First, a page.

Madison Square Garden pays up for background screening mistakes, COVID-19 delays are stealing Uber and Lyft drivers’ livelihood, and a COVID-19 story that might actually make you smile! It’s all in the EBI Screening News Weekly Wrap.
It takes a lot of people to make things run smoothly at Madison Square Garden (MSG) in New York City. Thousands of people work behind the scenes to make sure every sporting event and concert goes off without a hitch.
Several hundred applicants who were hoping to get jobs doing food preparation there now have a few extra dollars in their pockets after suing the facility over their background checks. There were two claims in the class action. In the first, the plaintiffs claimed MSG made adverse hiring decisions without providing the applicants copies of their background checks. That’s a clear violation of the Fair Credit Reporting Act.
The second accusation is a bit more complicated. MSG’s hiring process asked applicants to disclose whether they have been convicted of a crime before conducting a background check. They gave people conditional offers of employment, but those offers would then be pulled if the reports came back with a charge or conviction that the applicant didn’t reveal.
As a business owner or HR rep you might think that makes perfect sense – the applicant was not being honest. But, the NYC Corrections Law Section 23-A says employers are not allowed to pull the conditional offers in this situation.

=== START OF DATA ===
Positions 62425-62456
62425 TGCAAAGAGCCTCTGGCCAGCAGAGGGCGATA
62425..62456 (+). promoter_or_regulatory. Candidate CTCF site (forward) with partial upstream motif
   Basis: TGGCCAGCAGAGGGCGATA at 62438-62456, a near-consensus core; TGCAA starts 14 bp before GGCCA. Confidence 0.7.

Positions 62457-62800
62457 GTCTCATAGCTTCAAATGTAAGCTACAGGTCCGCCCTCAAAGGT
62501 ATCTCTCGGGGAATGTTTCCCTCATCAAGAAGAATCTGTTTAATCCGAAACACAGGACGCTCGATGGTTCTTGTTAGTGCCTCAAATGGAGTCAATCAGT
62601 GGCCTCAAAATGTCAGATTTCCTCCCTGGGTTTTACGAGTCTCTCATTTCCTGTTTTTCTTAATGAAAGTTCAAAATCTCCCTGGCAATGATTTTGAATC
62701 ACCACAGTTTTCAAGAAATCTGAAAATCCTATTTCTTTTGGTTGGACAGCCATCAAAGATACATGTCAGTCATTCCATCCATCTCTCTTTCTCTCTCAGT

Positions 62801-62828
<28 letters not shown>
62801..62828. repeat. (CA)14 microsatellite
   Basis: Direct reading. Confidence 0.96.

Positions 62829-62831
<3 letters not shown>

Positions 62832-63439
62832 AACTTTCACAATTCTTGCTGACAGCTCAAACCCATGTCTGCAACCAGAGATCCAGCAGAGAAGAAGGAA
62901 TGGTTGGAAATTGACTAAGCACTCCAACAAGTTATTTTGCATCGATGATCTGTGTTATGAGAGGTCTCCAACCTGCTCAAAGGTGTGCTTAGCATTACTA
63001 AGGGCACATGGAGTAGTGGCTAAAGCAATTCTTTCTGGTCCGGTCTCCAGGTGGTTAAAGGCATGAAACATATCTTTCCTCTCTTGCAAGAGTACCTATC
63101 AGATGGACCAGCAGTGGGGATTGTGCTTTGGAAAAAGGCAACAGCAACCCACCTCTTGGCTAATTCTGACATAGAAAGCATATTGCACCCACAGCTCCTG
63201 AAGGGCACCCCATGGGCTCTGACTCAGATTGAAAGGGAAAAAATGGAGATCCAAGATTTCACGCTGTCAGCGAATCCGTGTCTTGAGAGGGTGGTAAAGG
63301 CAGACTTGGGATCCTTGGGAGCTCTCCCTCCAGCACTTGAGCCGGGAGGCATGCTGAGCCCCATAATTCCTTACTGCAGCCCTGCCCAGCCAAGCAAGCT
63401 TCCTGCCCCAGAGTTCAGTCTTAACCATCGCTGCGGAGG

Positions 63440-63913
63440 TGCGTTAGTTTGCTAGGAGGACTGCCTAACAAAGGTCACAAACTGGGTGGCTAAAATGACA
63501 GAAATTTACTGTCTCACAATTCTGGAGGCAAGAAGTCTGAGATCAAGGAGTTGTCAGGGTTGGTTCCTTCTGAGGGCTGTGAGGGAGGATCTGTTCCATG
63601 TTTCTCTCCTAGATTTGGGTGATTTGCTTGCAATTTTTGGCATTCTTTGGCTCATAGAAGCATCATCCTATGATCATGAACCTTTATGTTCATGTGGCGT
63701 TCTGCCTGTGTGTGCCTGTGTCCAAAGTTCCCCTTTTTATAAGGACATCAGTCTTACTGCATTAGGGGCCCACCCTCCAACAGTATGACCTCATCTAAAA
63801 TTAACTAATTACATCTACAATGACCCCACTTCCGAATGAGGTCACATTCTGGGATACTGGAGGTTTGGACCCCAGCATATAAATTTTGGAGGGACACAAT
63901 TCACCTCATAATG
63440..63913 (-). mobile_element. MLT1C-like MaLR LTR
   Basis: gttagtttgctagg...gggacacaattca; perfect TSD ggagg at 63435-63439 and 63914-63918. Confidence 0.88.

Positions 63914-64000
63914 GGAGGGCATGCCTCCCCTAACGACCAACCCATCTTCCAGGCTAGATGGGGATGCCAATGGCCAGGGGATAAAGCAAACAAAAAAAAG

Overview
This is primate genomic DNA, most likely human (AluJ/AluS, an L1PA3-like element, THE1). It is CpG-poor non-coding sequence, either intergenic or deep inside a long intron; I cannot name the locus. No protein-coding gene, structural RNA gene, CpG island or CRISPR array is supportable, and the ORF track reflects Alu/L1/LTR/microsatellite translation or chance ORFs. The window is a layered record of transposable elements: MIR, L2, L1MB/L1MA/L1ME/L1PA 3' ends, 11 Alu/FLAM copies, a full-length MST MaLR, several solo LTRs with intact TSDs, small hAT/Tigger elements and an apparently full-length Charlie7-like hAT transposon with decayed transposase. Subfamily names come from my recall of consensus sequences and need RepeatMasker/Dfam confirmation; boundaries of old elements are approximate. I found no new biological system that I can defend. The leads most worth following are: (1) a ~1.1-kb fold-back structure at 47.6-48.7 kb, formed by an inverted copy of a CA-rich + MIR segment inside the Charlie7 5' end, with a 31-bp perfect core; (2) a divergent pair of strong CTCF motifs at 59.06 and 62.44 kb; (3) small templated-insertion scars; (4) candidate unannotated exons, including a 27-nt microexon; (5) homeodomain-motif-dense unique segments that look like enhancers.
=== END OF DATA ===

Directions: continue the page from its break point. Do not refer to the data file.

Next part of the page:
This is a very sticky issue that could affect companies that ask for self-disclosure before conducting background checks. There are several schools of thought about when to ask applicants for disclosures – if ever. If you have questions about your policy, feel free to reach out to our Compliance Team for a review: Compliance@ebiinc.com.
In the meantime, MSG decided to settle the lawsuit. They will pay $519,800 for the class members and $750,000 in attorneys’ fees.
Delayed background checks are forcing some Uber and Lyft drivers off the road, and COVID-19 may be to blame. New drivers must have an extensive background check to drive for these companies, and then they must go through an annual check every year thereafter.
During the pandemic, courthouses across the country shut down or greatly reduced operations. Those that have reopened are experiencing huge backlogs; others are still closed down completely. This means many of those screens are getting delayed.
Even though the delays are not the driver’s fault, many have already been suspended for weeks. Both Uber and Lyft say they have been working with state and local governments in an effort to speed things up, but things are not happening fast enough for the stalled drivers.
Move over nasal swabs and antibody tests, the United Arab Emirates (UAE) has an even better – and cuter – way to sniff out the Coronavirus. Dubai is now using police dogs to detect the virus in travelers.
Dogs are already used to detect cancer, tuberculosis, and other diseases. These newly trained COVID-19 dogs are now posted in both of Dubai’s airports. There, agents get a sample of passenger’s sweat with an armpit swab. The samples are then presented to the dogs who are in another room. Just by smell, the dogs can determine if a person has COVID-19 within seconds! According to the Dubai Health Authority, studies show the dogs are accurate 92% of the time.
Jennifer Gladstone is a news anchor and journalist with more than 20 years of experience in front of the camera. She's worked in several markets, large and small, and has performed nearly every task needed in a newsroom. As EBI’s Screening News Editor, she keeps EBI’s customers and blog subscribers up to date on the latest screening news and legislative alerts affecting companies of all sizes.